How to Enable I2C on Raspberry Pi OS

Raspberry Pi OS, previously known as Raspbian, is the default and recommended Linux distribution for all models and versions of the Raspberry Pi single board computer. By default, I2C is not enabled. There are several ways to enable it, but probably the easiest is using the command-line tool raspi-config to perform few basic commands:

  • Open a terminal or login remotely via SSH to your Raspberry Pi and type in the following command: sudo raspi-config
  • Select Interfacing Options > I2C and enable it
  • Reboot the board

More details are available in the user’s manual for the ANAVI Info uHAT.

I2C Addresses

Each I2C device must have a unique address. The I2C reference design has a 7-bit address space, although rarely it might be used with a 10-bit extension. The 7-bit addresses range from 0 to 127 (0 to 0x7F hexadecimal). This is a limitation because it is not possible to have two I2C devices with the same address on the same I2C bus. For example, the I2C address on the mini OLED display included in all ANAVI Info uHAT kits is 0x3C. From the software side, this address is used in the example Python 3 script to access the display.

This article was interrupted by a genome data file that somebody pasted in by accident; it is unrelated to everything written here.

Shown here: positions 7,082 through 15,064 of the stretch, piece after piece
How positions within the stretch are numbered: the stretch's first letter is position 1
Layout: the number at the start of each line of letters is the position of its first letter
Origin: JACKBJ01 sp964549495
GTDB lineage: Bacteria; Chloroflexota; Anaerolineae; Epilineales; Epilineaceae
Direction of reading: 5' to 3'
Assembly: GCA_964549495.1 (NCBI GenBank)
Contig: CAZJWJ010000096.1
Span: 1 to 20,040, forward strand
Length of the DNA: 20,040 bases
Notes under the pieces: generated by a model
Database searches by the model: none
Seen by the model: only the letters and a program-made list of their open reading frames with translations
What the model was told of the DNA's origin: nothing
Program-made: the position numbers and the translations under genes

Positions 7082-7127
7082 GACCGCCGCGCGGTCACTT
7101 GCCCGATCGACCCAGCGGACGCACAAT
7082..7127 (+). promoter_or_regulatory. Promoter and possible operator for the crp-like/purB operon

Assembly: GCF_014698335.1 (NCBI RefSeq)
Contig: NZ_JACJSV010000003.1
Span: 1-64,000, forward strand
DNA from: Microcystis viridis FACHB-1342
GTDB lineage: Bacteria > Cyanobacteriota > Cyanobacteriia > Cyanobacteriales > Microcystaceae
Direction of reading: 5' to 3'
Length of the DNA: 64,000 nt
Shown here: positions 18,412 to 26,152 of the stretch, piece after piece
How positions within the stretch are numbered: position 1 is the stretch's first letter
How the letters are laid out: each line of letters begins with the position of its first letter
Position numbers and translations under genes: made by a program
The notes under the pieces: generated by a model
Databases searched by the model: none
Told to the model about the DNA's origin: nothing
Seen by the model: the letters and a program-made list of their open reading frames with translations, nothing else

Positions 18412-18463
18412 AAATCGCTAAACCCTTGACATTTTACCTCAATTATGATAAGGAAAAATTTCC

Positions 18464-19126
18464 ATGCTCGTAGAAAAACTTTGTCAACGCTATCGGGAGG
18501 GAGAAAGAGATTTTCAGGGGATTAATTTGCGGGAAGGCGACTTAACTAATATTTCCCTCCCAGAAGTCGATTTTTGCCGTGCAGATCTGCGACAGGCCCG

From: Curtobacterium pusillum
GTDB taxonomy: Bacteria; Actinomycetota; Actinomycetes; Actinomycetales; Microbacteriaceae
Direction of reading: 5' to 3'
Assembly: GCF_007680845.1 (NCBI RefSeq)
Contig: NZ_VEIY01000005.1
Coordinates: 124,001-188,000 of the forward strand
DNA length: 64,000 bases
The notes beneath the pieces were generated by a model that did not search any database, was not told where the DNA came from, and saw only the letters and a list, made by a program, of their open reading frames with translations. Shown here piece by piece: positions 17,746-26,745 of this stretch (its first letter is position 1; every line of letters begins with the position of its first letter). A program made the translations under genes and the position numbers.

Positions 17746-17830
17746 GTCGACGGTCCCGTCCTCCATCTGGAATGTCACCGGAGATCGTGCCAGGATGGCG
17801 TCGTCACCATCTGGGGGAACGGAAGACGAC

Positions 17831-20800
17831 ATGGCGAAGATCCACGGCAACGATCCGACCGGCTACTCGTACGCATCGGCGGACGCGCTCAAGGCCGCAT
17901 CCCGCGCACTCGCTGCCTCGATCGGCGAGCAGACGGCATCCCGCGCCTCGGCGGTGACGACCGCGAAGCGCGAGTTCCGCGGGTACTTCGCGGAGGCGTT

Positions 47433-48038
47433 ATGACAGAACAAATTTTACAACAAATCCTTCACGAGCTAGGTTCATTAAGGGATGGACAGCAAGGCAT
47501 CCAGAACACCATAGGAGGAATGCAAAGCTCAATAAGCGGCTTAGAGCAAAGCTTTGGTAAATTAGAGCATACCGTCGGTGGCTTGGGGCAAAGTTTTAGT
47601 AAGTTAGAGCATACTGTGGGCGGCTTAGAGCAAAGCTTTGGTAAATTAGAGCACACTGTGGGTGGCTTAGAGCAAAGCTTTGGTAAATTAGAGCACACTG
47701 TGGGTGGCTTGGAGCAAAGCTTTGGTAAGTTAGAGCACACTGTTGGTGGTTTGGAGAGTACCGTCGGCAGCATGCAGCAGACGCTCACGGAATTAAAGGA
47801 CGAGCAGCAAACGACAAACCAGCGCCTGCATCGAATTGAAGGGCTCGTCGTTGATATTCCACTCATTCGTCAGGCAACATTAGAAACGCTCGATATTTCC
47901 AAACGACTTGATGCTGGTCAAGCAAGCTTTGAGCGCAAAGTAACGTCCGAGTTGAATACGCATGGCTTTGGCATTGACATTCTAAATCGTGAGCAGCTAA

Python3 script controlling the mini OLED display over I2C on ANAVI Info uHAT

For Linux distributions, including Raspberry Pi OS, there is a package with a heterogeneous set of I2C tools called i2c-tools. To install it on Raspberry Pi OS, open a terminal and execute: sudo apt install -y i2c-tools. Once you have it installed, you can list attached I2C devices by their addresses with i2cdetect. For example, if the HTU21 temperature and humidity sensor module is attached to the Raspberry Pi, the output will be:

pi@raspberrypi:~ $ sudo i2cdetect -y 1
     0  1  2  3  4  5  6  7  8  9  a  b  c  d  e  f
00:                         -- -- -- -- -- -- -- --
10: -- -- -- -- -- -- -- -- -- -- -- -- -- -- -- --
20: -- -- -- -- -- -- -- -- -- -- -- -- -- -- -- --
30: -- -- -- -- -- -- -- -- -- -- -- -- -- -- -- --
40: 40 -- -- -- -- -- -- -- -- -- -- -- -- -- -- --
50: -- -- -- -- -- -- -- -- -- -- -- -- -- -- -- --
60: -- -- -- -- -- -- -- -- -- -- -- -- -- -- -- --
70: -- -- -- -- -- -- -- --

I2C Sensors and Peripherals

I2C Sensors and Peripherals

ANAVI Info uHAT officially supports the following I2C devices:

  • Mini OLED SSD1306 0.96″ display
  • HTU21D sensor for temperature and humidity
  • BH1750 sensor for light
  • BMP180 sensor for barometric pressure

Some of the other popular I2C sensor modules in maker community include: